Answering some reader e-mails on gun control

Having done a ton of reporting on gun control in the past month, I’ve noticed an increase in the amount of mail I get from readers – some thoughtful and constructive, but mostly angry rants.

So where better to address some of it than here?

First, let me dispel a few myths. Many people have angrily urged me to “get my facts straight” and stop reporting that Adam Lanza used a Bushmaster .223-caliber semi-automatic rifle to kill 20 children and seven adults in Newtown, Conn. The fact is: It’s true.

Yes, I’ve seen the video clip from NBC’s Today show which reported that Lanza had taken four handguns into the school but left the rifle in his car. That video is wrong; it was based on unnamed sources and aired Dec. 15, the day after the shooting, before authorities had briefed the media on what weapons were actually used. The correct information was released later that day. But this video clip has been reposted so many times since – with or without the knowledge that it’s dead wrong – that Connecticut State Police felt compelled to re-issue the correct information a few weeks ago.

Also, a few people have e-mailed me suggesting that Lanza, or Lanza alone, wasn’t responsible for the shooting. I’ve seen no credible evidence anywhere to suggest otherwise, and I have no patience for unsubstantiated conspiracy theories.

Now, on to some specifics. In response to my article in today’s editions about background checks, one reader noted that I “failed to mention that the government only prosecutes a small fraction of the people denied firearm purchases because of background checks. …We need to enforce the laws we have already.”

Actually, it’s not a federal crime for your background check to result in a denial – it’s a federal crime to lie about the information you submit for the background check, and Vice President Joe Biden did say the government lacks resources to go after those who do, even though it’s punishable by up to 10 years behind bars.

I agree that more efforts to punish those who are caught lying would be great, and that’s a very good topic for a future story; this story, however, was first and foremost about background checks keeping guns out of the hands of people who are legally prohibited from owning them. If they were caught lying, they didn’t get the guns and so the system worked at least that much.

I’ll dissect one of the more radical rants I’ve received, after the jump….
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Nancy Pelosi endorses Mike Honda for 2014

OK, OK, we get it already: The Democratic Party’s top leaders do NOT want former Obama Administration official Ro Khanna to challenge fellow Democrat Rep. Mike Honda, D-San Jose, in 2014.

Just days after President Obama’s outlandishly early endorsement of Honda, House Minority Leader Nancy Pelosi endorsed Honda today as well.

Pelosi and Honda“Congressman Mike Honda’s life has been a tribute to the quintessential American ideals of equality and opportunity for all,” Pelosi, D-San Francisco, said in a news release from Honda’s campaign. “From a childhood spent in an internment camp, Mike has risen to the heights of American leadership – as one of the top Democrats on the powerful Appropriations Committee and a critical voice for fairness, the rights of LGBT couples and all families.

“Mike is a bold and effective leader who understands the needs of Silicon Valley and the 17th District, ensuring American competitiveness and fighting for American manufacturing, comprehensive immigration reform, STEM education, and technological innovation,” Pelosi continued. “We need his continued leadership for our nation in the House of Representatives, and I am proud to endorse him.”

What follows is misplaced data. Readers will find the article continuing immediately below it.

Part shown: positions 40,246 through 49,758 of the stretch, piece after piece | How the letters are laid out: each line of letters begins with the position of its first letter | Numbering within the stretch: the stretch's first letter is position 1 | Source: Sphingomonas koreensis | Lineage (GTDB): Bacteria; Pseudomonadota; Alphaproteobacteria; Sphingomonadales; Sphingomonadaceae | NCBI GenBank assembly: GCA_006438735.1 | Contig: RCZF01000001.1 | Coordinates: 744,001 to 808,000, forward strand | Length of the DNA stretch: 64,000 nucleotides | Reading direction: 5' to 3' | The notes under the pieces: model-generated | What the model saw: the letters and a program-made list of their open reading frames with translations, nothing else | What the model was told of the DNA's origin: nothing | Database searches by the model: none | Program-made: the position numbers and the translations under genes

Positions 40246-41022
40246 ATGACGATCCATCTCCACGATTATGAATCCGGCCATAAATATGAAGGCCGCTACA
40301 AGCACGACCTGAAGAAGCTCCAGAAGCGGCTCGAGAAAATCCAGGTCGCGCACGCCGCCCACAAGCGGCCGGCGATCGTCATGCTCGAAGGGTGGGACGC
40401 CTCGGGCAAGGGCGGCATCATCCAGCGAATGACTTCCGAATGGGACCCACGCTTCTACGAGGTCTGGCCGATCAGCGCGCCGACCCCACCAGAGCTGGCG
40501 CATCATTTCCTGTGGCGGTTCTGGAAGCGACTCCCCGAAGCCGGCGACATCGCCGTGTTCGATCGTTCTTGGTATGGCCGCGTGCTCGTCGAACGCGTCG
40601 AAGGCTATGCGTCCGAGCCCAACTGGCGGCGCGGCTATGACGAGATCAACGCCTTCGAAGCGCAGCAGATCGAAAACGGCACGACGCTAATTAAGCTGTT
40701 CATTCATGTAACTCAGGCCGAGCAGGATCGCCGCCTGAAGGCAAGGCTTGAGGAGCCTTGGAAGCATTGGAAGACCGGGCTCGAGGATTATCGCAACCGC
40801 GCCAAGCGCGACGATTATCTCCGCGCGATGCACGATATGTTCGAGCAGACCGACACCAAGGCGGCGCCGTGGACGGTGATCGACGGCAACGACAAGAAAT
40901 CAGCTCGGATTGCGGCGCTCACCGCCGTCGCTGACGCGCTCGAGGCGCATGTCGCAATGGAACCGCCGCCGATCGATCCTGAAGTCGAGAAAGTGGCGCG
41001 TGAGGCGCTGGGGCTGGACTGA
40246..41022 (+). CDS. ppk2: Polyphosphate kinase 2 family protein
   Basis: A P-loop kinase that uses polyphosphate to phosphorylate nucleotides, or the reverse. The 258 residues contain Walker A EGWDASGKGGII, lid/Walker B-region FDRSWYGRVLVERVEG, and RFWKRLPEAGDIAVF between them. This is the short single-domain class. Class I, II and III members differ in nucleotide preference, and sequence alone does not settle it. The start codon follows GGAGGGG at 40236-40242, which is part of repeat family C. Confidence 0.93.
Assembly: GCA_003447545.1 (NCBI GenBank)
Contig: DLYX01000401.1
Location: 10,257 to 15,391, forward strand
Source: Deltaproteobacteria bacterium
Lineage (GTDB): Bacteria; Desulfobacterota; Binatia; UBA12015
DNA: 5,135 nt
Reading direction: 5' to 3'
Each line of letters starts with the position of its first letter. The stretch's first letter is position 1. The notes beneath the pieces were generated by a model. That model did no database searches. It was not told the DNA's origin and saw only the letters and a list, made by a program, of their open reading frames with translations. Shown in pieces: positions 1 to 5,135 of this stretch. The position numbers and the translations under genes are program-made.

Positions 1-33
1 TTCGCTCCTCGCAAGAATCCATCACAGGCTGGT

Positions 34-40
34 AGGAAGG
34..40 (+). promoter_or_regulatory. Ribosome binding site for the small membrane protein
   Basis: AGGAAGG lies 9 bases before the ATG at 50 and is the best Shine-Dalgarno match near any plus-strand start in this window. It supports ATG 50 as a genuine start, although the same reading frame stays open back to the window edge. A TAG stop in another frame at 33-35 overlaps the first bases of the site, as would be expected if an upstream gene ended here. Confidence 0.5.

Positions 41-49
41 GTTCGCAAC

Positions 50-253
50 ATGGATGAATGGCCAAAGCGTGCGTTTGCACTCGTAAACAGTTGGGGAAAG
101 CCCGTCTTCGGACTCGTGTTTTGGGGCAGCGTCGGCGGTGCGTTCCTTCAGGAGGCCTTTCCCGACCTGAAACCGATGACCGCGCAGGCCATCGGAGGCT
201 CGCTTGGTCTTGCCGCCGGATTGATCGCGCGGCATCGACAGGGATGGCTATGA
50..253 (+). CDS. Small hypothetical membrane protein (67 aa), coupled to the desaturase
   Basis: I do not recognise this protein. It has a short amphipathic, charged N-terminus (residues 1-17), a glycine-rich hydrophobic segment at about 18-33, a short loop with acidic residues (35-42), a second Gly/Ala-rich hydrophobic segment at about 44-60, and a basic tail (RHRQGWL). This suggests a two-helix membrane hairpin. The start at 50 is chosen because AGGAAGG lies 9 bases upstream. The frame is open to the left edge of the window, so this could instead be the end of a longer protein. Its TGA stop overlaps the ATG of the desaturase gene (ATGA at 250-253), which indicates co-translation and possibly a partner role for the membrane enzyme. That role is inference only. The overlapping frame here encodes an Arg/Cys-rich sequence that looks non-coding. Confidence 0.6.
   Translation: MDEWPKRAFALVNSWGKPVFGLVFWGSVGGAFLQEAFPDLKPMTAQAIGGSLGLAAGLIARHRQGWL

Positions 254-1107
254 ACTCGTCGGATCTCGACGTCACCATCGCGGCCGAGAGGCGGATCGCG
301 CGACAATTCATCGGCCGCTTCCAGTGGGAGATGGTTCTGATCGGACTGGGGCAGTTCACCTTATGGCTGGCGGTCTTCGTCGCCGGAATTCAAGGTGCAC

Honda, 71, said he’s honored by Pelosi’s endorsement.

“Since my first campaign for Congress in 2000, Leader Pelosi’s guidance, support, and leadership have been imperative. She is the beacon of our Democratic Party here in the Bay Area and throughout the nation, and I am thankful for her endorsement,” he said. “I am proud to represent one of the nation’s most diverse districts, here in Silicon Valley – our nation’s hub of technology and innovation – and I look forward to continue working with Leader Pelosi on an agenda that keeps our Valley and our nation moving forward.”

Obama’s and Pelosi’s endorsements clearly are meant as howitzers trained squarely at any trial balloon that Khanna, 36, may care to float; he has said only that he’s considering his options, and he had declined to comment on Obama’s endorsement.

Still, Honda wouldn’t be wasting this kind of ammo on someone unless he sees that person as a threat. Khanna is the former Commerce Department official who raised a record-breaking $1.2 million in the last quarter of 2011 but chose not to run against Pete Stark, D-Fremont. Stark subsequently was unseated by Eric Swalwell, D-Pleasanton, and rumor has it Khanna’s focus has shifted to Honda’s 17th Congressional District, home to many of Khanna’s donors and the first majority Asian-American district in the continental United States.

Don’t forget: Obama and Pelosi had endorsed Stark, too, and the 17th District has a much higher percentage of no-party-preference voters – almost 32 percent – who won’t feel a need to vote in accordance with the party’s wishes.


Bill would allow secret armed school ‘marshals’

With Assembly Democrats having proposed a slew of new gun control legislation in the wake of last month’s horrific school massacre in Connecticut, Assembly Republicans are about to roll out a gun-violence plan of their own: Arming teachers or other school employees in secret.

Assemblyman Tim Donnelly, R-Hesperia, is holding a news conference tomorrow morning at the State Capitol to announce the introduction of “the School Marshal Plan” to protect children from violent intruders in the classroom.

“This measure authorizes school districts, county offices of education, and charter schools to use general purpose funds to provide training to qualified, volunteer teachers, administrators, or janitors who are willing to carry firearms on campus as part of the school marshal plan,” the news release says.